Analysing the ant-heap

Not to be confused with 'Location Based Services' where users opt in to have ads or 'offers' shoved at them depending on where they are, 'Location Insight Services' focuses on the location, not the transient mobile user rambling through it.

The idea is that telcos already get a mountain of location and customer data as a sort of by-product of running the mobile network. Properly sifted, sorted and anonymised it can be turned around and analysed from the perspective of the locations.

Simple example. You're researching whether or not to locate a retailer in a particular building on a particular corner. Obvious useful information includes foot-fall: how many walk past, when do they do it, where have they come from, where are they going, do they go to other shops, what sex, age and demographic are they?

Most of this information could feasibly be gathered by any of mobile network operators covering that corner by mashing together network location and customer data, completely anonymised and statistically valid (although all the network operators sharing data could conceivably provide a more granular picture).

According to JDSU and UK-based research firm, STL Partners, which today released a “Location Insight Services” report, LIS will be an $11 billion opportunity for network operators by 2016.

The alternative real-time Location Based Services will already be worth $12 billion by 2014, but much of that cash has been won by over the top (OTT) players. With Location Insight Services the network operator will have a clear advantage and the ability to hold onto the market, according to Mike Flanagan, CTO of Arieso, a company specialising in geolocated intelligence. Mike worked on the research project with STL Partners.

Won't OTT players find a way to generate that information themselves, perhaps by using an 'opt in' client on smartphones?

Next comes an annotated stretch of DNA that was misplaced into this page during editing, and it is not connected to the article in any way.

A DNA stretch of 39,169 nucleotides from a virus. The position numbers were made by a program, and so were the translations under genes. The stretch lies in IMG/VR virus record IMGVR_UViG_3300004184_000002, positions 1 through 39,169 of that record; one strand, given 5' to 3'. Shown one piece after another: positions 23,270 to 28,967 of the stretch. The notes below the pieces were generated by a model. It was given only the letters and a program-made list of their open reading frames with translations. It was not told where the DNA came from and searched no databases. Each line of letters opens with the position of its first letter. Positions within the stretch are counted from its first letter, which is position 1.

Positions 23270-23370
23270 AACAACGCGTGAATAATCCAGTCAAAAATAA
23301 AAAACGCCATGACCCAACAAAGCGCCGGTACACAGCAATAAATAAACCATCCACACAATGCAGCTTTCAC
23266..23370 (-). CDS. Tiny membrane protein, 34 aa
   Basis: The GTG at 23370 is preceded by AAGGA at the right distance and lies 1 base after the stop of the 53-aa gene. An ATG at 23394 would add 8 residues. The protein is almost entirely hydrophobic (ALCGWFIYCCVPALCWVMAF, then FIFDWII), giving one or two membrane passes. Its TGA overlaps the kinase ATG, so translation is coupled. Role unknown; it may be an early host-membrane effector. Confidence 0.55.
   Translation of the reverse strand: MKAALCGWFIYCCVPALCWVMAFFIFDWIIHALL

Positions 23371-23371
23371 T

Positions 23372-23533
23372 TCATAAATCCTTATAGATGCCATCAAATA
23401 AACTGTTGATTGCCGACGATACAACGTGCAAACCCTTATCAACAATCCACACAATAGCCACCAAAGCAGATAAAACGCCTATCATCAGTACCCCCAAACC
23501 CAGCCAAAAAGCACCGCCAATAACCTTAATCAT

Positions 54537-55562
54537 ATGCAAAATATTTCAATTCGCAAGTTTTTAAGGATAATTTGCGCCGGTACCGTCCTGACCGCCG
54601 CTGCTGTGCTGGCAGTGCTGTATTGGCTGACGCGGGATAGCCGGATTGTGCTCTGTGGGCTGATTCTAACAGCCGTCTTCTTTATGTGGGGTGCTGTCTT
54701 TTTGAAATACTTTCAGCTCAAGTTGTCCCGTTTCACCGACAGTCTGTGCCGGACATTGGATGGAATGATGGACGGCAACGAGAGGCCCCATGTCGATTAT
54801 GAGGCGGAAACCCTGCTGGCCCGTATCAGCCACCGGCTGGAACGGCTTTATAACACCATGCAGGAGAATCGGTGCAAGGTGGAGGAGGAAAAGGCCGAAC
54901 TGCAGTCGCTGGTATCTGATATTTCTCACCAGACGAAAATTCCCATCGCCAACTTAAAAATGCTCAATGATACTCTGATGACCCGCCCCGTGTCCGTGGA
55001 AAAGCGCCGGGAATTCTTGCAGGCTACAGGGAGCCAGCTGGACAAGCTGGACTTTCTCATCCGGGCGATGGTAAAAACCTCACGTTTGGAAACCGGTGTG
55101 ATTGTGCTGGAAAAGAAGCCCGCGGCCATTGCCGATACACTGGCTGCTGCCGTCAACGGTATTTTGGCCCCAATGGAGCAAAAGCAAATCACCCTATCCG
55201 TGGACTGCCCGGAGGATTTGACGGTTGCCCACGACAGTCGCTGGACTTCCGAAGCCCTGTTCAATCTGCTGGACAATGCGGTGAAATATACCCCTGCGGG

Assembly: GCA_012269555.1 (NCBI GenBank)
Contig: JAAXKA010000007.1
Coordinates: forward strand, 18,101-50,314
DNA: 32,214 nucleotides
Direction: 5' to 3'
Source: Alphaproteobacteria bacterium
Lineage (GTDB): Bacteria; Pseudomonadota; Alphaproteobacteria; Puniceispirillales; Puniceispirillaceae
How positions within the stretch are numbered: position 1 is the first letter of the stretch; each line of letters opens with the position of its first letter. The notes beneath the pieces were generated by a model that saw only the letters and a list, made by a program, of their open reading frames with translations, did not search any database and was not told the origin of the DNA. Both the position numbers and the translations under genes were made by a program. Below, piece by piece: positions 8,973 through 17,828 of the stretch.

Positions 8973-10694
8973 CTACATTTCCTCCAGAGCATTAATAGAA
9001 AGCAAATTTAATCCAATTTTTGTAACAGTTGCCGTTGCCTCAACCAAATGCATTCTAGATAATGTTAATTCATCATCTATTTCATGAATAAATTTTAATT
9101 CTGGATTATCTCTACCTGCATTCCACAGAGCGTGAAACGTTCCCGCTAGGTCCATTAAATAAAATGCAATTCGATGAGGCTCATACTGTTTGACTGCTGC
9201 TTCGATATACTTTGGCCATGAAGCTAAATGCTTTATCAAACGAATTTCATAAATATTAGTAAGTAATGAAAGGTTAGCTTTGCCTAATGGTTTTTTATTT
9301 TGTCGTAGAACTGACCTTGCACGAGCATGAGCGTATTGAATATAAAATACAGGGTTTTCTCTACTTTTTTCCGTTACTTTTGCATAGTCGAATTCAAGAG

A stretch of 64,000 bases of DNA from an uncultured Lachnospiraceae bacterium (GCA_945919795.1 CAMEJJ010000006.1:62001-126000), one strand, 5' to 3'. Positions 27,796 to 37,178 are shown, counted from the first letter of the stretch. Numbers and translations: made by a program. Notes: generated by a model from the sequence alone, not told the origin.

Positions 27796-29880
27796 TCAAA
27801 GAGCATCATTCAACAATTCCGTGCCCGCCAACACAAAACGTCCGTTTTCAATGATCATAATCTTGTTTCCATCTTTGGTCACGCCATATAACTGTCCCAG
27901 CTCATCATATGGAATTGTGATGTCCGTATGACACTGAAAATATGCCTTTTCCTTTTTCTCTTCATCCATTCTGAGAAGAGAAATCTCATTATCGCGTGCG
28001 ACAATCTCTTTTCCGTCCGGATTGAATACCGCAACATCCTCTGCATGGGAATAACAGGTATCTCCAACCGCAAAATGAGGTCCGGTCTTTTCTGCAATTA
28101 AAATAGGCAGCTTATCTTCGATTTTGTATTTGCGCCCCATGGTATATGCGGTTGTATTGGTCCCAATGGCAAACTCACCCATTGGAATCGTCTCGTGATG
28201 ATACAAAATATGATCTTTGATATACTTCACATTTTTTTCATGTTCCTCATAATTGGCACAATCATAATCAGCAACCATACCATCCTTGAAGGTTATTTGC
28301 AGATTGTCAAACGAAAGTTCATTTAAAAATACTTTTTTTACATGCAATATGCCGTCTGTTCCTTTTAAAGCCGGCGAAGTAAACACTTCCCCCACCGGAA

"They just won't be able to match the sheer volume of information the operator already has," Mike told me.

"Telcos can aggregate a huge volume of anonymous location data and deliver it in batches on a daily basis or even in close to real time. OTTs just can't match that."

The study points out, however, that only a few network operators have begun to tackle the technical challenge of transforming the data to a usable form or are developing a viable business model to make the best use of it.

This is despite the huge number of use cases out there for the analytics the data could yield - retail, transport, and advertising industries could benefit hugely from LIS, claims the report.

Could it be that large operators are wary of reputational issues around user privacy? Given recent history this wouldn't be surprising - ensuring that data is anonymised and, more important, seen to be anonymised, is something that the industry needs to work on.

The more I think about the use cases, however, the clearer it becomes that network location and associated data could ultimately see service as an M2M or Internet of Things stream - the 'machine' (or thing) being the mobile network. Think real-time data on commuter movements for a 'Smart City' transport and scheduling application, for instance. LIS is obviously an area we're going to hear more about.

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